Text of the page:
Constipation occurs when the large intestine absorbs too much water from the stool to make it dry and hard or the bowel walls cannot contract adequately to pass the stool and waste products along fast enough. There are numerous causes of constipation some of which are listed below:
- Poor diet- Insufficient fibre and inadequate fluid intake are some of the most common causes of constipation.
- Life changes- Pregnancy, aging, stress and travel can all predispose to constipation..
- Irritable bowel syndrome.
- Metabolic disorders- Hypothyroidism, diabetes mellitus, hypercalcaemia and porphyrias can disrupt the function of the bowel.
- Drugs- Pain medications, blood pressure medications, anti-depressants and iron supplements have been associated with constipation. You may also experience constipation following surgery.
- Ignoring the urge to defecate.
- Gastrointestinal disorders- Obstruction of the bowel and other disease of the intestine or anus can interfere with the movement of stools.
- Damge to the nerve supply of the bowel secondary to spinal or pelvic injury or stroke
- Children often experience constipation as they hold back bowel movements or forget to go to the toilet.
The potential causes of constipation are thus extensive. In most cases constipation will be caused by factors that slow down the bowel such as inadequate fluid intake, low-fibre diet, lack of physical activity, inattention to bowel habits or medications. Rarely however it may reflect a serious underlying condition such as colorectal cancer. Therefore it is important that recurrent or severe cases of constipation are assessed by a doctor.
- Passage of hard stools infrequently.
- Abdominal pain or bloating.
- Straining during passage of bowel motions.
- Nausea, headacheand malaise (general feeling of discomfort) may be associated with constipation.
Your doctor will ask you lots of questions about the timing of your constipation and specific features of the stool to help them decide on the likely cause. They will also get you to describe you diet and any other general medical problems. The doctor will also want to check what medications you are taking as they may be the cause of your constipation. Next they will conduct a physical exam mainly focusing on the abdomen, pelvis and rectum. A rectal examination involves the doctor gently putting a gloved finger into the back passage to feel any masses or abnormalities and identify the presence of blood. You may require further investigations such as blood tests, stool samples, sigmoidoscopy, colonoscopy or barium enema to identify the cause of your constipation. These investigations are particularly important if your over 50, have lost weight, have blood in your stools or have a family history of colon cancer as you may be at risk of more sinister conditions.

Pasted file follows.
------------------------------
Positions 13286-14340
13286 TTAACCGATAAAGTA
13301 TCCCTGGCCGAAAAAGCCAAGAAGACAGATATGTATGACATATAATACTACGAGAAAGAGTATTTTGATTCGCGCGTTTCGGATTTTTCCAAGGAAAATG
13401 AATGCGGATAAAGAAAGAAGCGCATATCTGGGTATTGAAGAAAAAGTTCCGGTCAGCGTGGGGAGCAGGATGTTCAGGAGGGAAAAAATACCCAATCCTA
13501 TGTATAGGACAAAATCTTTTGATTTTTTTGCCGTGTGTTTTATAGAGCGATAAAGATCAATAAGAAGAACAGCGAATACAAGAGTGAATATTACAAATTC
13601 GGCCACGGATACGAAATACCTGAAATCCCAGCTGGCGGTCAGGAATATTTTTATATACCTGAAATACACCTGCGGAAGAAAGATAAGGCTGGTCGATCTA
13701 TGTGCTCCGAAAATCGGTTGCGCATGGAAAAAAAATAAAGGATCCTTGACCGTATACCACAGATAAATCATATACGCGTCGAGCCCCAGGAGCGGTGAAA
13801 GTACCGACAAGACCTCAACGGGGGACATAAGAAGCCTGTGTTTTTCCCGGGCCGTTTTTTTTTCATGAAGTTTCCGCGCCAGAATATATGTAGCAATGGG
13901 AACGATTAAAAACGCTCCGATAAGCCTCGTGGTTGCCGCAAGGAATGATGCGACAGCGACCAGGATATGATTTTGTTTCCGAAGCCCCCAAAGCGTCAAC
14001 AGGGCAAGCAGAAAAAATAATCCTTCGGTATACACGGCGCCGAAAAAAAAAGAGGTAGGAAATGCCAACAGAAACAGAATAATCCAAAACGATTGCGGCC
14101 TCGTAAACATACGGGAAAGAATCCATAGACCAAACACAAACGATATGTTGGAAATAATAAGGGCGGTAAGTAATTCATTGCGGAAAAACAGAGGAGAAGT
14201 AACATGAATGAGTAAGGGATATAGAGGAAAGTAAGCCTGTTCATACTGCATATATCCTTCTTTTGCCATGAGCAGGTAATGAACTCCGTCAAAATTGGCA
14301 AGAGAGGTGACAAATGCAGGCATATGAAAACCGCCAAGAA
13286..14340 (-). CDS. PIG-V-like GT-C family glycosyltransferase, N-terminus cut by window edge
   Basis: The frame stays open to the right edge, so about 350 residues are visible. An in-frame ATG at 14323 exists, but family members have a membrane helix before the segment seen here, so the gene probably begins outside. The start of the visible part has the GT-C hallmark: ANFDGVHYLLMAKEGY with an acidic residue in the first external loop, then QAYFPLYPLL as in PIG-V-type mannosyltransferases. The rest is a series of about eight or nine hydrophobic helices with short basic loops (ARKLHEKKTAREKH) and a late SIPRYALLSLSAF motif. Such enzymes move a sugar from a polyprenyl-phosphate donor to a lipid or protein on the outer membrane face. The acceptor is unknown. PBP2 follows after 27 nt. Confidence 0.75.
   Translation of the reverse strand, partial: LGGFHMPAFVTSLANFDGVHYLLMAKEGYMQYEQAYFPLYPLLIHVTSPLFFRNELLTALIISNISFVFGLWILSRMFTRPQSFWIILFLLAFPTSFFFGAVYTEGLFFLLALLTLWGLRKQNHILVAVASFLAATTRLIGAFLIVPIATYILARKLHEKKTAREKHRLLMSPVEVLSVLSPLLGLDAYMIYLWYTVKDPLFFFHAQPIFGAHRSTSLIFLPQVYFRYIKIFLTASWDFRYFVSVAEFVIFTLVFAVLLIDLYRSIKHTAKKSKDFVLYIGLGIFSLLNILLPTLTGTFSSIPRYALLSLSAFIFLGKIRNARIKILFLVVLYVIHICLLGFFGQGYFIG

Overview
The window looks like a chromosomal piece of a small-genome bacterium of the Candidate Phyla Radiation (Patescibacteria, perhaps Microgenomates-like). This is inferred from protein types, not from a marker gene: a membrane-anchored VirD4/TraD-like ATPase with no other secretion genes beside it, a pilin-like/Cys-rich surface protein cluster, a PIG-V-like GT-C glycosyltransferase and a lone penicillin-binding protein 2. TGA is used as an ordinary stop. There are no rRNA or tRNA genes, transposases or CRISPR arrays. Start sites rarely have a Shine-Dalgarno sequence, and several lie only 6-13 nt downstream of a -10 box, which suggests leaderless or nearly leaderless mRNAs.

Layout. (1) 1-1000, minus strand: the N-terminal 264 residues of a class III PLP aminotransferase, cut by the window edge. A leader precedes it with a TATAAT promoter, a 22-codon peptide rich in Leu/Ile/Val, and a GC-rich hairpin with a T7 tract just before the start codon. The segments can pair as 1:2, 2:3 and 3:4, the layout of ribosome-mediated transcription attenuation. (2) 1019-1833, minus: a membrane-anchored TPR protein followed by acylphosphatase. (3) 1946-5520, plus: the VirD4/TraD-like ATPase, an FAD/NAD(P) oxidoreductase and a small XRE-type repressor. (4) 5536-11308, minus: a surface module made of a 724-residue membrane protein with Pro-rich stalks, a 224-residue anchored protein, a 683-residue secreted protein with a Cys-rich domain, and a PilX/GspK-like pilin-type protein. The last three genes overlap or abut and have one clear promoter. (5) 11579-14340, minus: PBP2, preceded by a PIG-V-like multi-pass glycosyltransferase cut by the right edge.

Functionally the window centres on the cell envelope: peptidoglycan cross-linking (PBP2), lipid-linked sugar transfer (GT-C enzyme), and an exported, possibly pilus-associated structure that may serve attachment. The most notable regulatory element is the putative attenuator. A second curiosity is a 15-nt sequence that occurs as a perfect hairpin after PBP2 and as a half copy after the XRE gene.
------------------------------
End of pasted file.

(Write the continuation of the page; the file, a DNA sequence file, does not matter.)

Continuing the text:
Treatment of constipation largely focuses on treating the underlying cause. You can take several measures to help treat your problem including:
- Eating plenty of fibre (20-35 grams daily) which is found in cereals and fruit especially. You can talk to a dietician about the best way to increase your fibre intake. Some patients can benefit from fibre supplements such as Metamucil but these can have significant side effects such as cramping and gas..
- Drinking plenty of fluid.
- Exercising regularly.
- Responding to your body when it tells you it needs to defecate. Holding on excessively damages and weakens the bowel
If you employ these lifestyle measures you may be able to prevent constipation developing in the first place! If you have severe constipation and the above measures do not help, your doctor may prescribe you some laxative medications to help get the bowel moving. Several different types are available such as bulking agents, stool softeners, osmotic agents (that drag fluid into the stool), motility stimulants and lubricants. Your doctor will decide the type suitable for you based on the likely underlying cause. Laxatives should only be used for short periods because they can cause severe damage and lead to ‘lazy bowel syndrome’ where your bowel becomes reliant on them to function properly.
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- Constipation [online]. Bethesda, MD: National Institute of Diabetes and Digestive and Kidney Diseases; 2006 [cited 27 July 2006]. Available from: URL link
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